After reactor shutdown, the neutron flux drops to zero and there remains no channel of removal of samarium. On the other hand, there is significant amount of accumulated promethium that decays to samarium, therefore the concentration of samarium increases to a new level. This buildup is dependent upon the neutron flux level before the shutdown(i.e. upon the promethium equilibrium).
The new equilibrium is reached in approximately 20 days, and since samarium 149 is stable, the concentration remains essentially constant during reactor outage. Samarium 149 does not peak as xenon-135 does, but increases slowly to a maximum value as shown in figure. As was written samarium can be removed from the core by refueling. During refueling usually one third or one quarter of the core is removed to spent fuel pool and replaced by fresh fuel assemblies (without samarium), while the remainder is rearranged to a location in the core better suited to its remaining level of enrichment. Therefore refueling naturally leads to a decrease in the overall samarium content in the core.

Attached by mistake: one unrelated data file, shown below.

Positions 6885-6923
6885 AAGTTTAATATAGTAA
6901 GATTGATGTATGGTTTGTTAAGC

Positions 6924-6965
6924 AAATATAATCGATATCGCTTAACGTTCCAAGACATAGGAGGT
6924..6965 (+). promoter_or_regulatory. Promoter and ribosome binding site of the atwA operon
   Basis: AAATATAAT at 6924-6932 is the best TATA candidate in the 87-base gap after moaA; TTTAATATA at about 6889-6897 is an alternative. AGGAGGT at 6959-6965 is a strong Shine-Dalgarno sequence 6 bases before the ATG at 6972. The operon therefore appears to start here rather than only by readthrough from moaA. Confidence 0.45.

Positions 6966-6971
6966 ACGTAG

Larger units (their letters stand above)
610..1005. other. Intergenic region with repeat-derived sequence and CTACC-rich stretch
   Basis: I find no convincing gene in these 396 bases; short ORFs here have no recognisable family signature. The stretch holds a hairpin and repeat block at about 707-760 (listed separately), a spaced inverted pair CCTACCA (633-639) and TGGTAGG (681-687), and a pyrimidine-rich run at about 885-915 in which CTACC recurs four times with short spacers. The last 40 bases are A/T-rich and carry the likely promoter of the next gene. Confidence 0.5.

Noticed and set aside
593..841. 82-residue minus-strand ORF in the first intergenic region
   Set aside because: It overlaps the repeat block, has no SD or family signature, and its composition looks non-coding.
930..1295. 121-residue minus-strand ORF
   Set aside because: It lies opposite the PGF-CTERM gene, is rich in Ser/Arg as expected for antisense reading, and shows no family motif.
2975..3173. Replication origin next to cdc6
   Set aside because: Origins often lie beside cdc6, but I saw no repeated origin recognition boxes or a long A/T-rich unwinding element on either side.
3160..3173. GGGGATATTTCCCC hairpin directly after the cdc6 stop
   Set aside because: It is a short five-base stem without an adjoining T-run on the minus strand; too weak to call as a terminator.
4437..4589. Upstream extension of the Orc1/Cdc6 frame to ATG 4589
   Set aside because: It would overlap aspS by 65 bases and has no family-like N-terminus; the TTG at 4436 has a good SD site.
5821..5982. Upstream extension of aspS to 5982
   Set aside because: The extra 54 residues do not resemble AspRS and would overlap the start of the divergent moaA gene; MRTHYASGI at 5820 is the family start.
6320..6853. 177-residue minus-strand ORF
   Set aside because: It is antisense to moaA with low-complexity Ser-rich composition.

After reactor startup samarium concentration usually decreases as a result of samarium burnup and very slow decay of promethium. Similarly, transient changes in samarium on power level changes are very small compared to xenon, and change very slowly over a week or so. In each case, the samarium level returns to the same equilibrium value.
Although samarium-149 has a constant poisoning effect during long-term sustained operation, its behavior during initial startup and during post-shutdown and restart periods requires special considerations in reactor design.
It was written, the samarium equilibrium is independent of the neutron flux level, therefore stationary samarium worth is independent as well. Note that, the promethium equilibrium, which determines especially the samarium peak concentration after shutdown, is flux dependent! The way of reactor shutdown must be taken into account in estimated critical conditions calculations and it can influence MTC at the beginning of the next cycle.
Moreover, especially high flux research reactors, must not be shut down suddenly. Sudden shutdown of a reactor with thermal flux of about 1019 neutrons/cm-2.s-1 can cause more than thirty times higher samarium poisoning as in PWRs. This can cause permanent poisoning and preclude any reactor startup. These reactors must lower the reactor power gradually in order to burn off as much samarium 149 as possible before shutdown.
Special reference: Paul Reuss, Neutron Physics. EDP Sciences, 2008. ISBN: 978-2759800414.